Networks of ligand-free semiconductor nanocrystals (NCs) offer a valuable combination of high carrier mobility and optoelectronic properties tunable via quantum confinement. In principle, maximizing carrier mobility entails crossing the insulator-metal transition (IMT), where carriers become delocalized. A recent theoretical study predicted that this transition occurs at np3 ≈ 0.3, where n is the carrier density and p is the interparticle contact radius. In this work, we satisfy this criterion in networks of plasma-synthesized ZnO NCs by using intense pulsed light (IPL) annealing to tune n and p independently. IPL applied to asdeposited NCs increases p by inducing sintering, and IPL applied after the NCs are coated with Al2O3 by atomic layer deposition increases n by removing electron-trapping surface hydroxyls. This procedure does not substantially alter NC size or composition and is potentially applicable to a wide variety of nanomaterials. As we increase np3 to at least twice the predicted critical value, we observe conductivity scaling consistent with arrival at the critical region of a continuous quantum phase transition. This allows us to determine the critical behavior of the dielectric constant and electron localization length at the IMT. However, our samples remain on the insulating side of the critical region, which suggests that the critical value of np3 may in fact be significantly higher than 0.3.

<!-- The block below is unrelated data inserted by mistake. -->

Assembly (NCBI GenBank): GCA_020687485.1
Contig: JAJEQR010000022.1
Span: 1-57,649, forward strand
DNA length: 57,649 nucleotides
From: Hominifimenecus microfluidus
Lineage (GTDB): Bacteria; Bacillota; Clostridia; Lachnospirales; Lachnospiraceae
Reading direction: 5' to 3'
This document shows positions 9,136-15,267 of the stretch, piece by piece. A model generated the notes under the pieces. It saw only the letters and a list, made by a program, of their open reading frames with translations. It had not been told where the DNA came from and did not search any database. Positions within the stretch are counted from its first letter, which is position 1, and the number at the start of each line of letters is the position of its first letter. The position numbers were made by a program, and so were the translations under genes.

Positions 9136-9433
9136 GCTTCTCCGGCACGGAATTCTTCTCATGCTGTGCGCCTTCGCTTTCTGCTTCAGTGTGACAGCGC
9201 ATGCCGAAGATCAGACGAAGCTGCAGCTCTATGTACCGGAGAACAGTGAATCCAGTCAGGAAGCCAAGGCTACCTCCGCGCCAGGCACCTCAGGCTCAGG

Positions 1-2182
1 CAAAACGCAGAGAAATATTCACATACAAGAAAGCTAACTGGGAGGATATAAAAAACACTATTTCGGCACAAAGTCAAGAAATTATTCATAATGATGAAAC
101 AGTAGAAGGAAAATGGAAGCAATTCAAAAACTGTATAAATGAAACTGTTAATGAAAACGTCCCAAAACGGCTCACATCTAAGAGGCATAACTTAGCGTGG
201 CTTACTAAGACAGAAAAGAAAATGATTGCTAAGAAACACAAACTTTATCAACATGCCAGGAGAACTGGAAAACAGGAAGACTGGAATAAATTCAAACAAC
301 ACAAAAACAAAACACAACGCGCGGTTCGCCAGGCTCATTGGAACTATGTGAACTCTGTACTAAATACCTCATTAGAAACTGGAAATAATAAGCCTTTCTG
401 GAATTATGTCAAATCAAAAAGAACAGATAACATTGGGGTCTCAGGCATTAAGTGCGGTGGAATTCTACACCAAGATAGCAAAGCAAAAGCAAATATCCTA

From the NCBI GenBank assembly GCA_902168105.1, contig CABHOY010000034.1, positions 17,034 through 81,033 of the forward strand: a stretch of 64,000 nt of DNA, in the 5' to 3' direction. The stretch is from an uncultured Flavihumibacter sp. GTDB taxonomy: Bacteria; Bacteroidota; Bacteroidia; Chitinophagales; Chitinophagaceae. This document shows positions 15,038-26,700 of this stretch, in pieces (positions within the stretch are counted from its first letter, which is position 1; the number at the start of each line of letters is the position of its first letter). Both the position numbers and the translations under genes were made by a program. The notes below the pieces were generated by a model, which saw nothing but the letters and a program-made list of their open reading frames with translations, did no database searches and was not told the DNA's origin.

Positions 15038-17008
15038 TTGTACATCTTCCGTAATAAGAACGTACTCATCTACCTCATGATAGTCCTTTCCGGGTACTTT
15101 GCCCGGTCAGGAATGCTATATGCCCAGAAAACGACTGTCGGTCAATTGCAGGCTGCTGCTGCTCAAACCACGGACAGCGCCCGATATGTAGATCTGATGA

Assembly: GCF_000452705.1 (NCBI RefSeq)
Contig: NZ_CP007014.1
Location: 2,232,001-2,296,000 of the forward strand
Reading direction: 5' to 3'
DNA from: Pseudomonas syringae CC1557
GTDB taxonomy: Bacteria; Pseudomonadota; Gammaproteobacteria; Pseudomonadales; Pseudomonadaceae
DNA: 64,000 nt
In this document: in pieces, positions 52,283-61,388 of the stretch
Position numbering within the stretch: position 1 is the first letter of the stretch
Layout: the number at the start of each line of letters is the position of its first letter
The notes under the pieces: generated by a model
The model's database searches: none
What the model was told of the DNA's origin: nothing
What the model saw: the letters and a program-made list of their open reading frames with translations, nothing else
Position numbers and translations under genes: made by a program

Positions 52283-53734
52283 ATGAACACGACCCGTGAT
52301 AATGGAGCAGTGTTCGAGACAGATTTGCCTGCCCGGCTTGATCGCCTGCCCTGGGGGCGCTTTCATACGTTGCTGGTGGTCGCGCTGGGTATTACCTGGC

|Original language||English (US)|
|State||Published - Jan 23 2018|
- Charge transport
- Insulator-metal transition
- Intense pulsed light
- Zinc oxide